FIG. 2 is an inherence tree illustrating the organization of an enterprise MIB used with the digital subscriber line access device and associated management system of FIG. 1.

FIG. 3 is an inherence tree illustrating the DevSystem child group of the enterprise MIB of FIG. 2.

FIG. 4 is an inherence tree illustrating the DevIfStats child group of the enterprise MIB of FIG. 2.

FIG. 5 is an inherence tree illustrating the DevFilters child group of the enterprise MIB of FIG. 2.

DETAILED DESCRIPTION OF THE PREFERRED EMBODIMENT

With reference now to the figures wherein like reference numerals designate corresponding parts throughout the several views, FIG. 1 is a block diagram illustrating the digital subscriber line access device and associated management system of the present invention. The management system 10 includes at least one digital subscriber line access device 21 to be managed by management station 14, through DSL access concentrator device 12. Management station 14 can be, for example but not limited to, a personal computer or a networked workstation. For simplicity, only one digital subscriber line access device will be shown and discussed, however, a plurality of DSL access devices can be managed using the enterprise DSL MIB of the present invention. DSL access device 21 can be managed by management station 14 over network 16. Network 16 can be, for example, an Ethernet or Token Ring type network, a local area network (LAN), a wide area network (WAN), or a collection of LAN's and WAN's.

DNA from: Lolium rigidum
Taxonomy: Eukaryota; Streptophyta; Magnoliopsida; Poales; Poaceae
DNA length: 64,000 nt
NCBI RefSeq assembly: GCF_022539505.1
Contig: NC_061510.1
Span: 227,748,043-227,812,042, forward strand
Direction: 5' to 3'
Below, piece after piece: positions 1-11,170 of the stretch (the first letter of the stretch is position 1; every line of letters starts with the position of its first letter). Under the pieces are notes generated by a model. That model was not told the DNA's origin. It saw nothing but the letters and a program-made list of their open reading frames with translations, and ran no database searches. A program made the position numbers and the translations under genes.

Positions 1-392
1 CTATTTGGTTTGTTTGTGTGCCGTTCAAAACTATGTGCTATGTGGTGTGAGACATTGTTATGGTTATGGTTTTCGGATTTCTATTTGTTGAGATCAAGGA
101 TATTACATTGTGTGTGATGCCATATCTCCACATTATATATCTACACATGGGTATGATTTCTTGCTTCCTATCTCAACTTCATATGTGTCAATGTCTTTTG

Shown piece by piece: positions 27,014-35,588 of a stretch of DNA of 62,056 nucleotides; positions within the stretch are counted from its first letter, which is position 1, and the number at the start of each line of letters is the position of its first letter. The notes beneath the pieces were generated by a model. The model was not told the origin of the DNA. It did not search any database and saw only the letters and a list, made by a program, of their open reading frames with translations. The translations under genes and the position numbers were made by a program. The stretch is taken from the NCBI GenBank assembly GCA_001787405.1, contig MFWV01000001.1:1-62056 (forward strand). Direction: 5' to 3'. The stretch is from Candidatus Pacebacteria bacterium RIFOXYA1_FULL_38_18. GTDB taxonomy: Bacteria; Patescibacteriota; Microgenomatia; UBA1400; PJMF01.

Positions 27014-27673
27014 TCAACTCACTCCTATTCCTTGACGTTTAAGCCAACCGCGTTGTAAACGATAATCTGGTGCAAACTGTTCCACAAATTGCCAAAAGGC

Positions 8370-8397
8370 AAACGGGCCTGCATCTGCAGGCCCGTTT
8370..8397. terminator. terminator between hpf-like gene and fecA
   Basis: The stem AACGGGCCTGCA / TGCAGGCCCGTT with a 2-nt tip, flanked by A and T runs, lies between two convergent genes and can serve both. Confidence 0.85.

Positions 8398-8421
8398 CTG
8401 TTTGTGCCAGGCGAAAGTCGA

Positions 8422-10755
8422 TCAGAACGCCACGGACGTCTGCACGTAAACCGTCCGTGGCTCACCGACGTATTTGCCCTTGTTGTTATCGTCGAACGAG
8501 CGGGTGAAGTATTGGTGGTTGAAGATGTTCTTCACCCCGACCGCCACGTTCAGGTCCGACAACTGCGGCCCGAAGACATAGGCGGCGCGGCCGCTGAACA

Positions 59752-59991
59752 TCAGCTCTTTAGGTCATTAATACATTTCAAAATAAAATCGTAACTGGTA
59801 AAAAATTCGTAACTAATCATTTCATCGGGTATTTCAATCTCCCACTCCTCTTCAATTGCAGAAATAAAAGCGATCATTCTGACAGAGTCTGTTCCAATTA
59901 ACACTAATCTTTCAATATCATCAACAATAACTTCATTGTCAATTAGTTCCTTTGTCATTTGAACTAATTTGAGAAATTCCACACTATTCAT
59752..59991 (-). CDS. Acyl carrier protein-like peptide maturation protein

Installed at management station 14 is software having a management platform 18 which runs a management application 19. Management platform 18 can be, for example, but not limited to, Microsoft Windows operating system. Once launched, the management application 19 performs specific management tasks by interacting with SNMP agent 23 located at DSL access concentrator device 12. Management application 19 and SNMP agent 23 communicate over network 16 using management application protocols within the TCP/IP protocol suite, preferably the Simple Network Protocol Management (SNMP). SNMP agent 23 collects information about DSL access device 21, that information used to form the enterprise DSL MIB of the present invention, and provides that information to a network administrator physically located at the management station 14. The management information provided to the network administrator can be used to monitor the performance of, and if desired, send control commands to DSL access concentrator device 12, which in turn can send control commands to remote DSL access device 21.